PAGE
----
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Wound with no change, good or bad

Wound   (167 Views 2 Comments)
by joyflnoyz joyflnoyz (Member)

joyflnoyz has 7 years experience and specializes in home health.

4,063 Visitors; 349 Posts


I am a HH nurse . I have a client whom we've been caring for with a  ST II wound to coccyx area.  This is/will be chronic; she is WC bound, requires hoyer lift,  hemiplegia. wound is clean, scant if any drainage, no infection. Base good color.  , approx 1 cm x1cm with 0.25 cm depth

 Wound is static- is not improving, is not deteriorating.  Spends most of her day in wheel chair or recliner.  Spouse wants her next to him as much as possible, and neither of them want her to be placed in bed to off load. Usually no dressing in place when we arrive for visit.  We've tried everything from barrier ointments, medihoney, alginates, foam dressings and  are currently packing with iodoform, covering with foam dessing.  Looking for advice-- next step collagen powder??  How often to use? Cover with what?  have been doing internet searches but not really finding anything other than ads for products.  Not really a candidate for a wound clinic..  PCP looks to us to decide what to do with wounds.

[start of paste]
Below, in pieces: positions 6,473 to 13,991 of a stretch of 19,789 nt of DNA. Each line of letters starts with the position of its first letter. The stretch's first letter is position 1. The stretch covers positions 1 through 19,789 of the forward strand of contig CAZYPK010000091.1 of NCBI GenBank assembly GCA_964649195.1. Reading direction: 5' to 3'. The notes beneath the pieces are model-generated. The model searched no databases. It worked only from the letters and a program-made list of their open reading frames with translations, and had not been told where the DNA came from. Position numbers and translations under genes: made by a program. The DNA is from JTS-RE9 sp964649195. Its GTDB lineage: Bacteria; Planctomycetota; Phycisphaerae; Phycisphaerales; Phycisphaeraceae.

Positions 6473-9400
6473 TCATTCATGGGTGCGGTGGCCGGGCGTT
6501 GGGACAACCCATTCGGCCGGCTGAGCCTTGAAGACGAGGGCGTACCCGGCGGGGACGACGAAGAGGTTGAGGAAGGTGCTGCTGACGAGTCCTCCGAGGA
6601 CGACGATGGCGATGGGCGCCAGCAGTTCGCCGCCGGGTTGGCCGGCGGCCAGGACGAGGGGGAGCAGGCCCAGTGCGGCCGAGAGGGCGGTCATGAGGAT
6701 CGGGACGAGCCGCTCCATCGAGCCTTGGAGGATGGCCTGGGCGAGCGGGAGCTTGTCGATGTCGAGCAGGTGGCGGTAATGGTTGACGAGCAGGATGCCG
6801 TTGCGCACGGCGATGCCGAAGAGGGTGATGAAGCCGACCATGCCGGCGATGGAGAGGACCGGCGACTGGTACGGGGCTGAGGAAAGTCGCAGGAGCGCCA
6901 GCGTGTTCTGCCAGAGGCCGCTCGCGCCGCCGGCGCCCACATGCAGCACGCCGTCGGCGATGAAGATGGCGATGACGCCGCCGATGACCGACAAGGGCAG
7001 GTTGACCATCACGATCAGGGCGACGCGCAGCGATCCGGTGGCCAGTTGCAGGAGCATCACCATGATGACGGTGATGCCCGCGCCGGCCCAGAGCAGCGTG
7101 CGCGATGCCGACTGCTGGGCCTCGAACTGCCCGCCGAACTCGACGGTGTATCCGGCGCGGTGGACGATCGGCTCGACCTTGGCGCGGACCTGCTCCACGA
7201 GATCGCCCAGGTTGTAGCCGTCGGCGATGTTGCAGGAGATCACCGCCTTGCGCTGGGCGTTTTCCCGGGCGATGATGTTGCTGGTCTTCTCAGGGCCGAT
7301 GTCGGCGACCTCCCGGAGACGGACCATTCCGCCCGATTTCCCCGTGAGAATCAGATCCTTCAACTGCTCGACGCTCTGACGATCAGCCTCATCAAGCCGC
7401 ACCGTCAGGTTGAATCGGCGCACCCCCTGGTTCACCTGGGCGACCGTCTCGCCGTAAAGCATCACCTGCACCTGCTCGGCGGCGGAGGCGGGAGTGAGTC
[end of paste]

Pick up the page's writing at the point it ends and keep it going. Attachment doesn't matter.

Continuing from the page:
Thanks for any suggestions or points to the right direction..

sign me, Stumped.

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michksmith14 has 5 years experience as a BSN, RN and specializes in CWOCN.

583 Visitors; 63 Posts

Is the WC electronic so that she can change angles? Does she have a custom chair cushion? The biggest thing will be offloading in order to get it to heal. As you know, even slight changes every hour can help. Without offloading, wound care doesn't matter too much aside from staving off infection.

No matter what you put into the wound, some type of foam dressing is best as it can help keep at least some pressure off the area. Collagen powder isn't a bad idea. It can be used with silver gel, which would provide some antimicrobial effect and a little moisture if the wound is dry. This can be purchased over the counter. Make sure they change the dressing if she is incontinent or if it gets soiled.

When doing any sort of packing, like iodoform, just make sure it is loosely tucked in there and not tightly packed, otherwise the new tissue cannot fill in against the packing.

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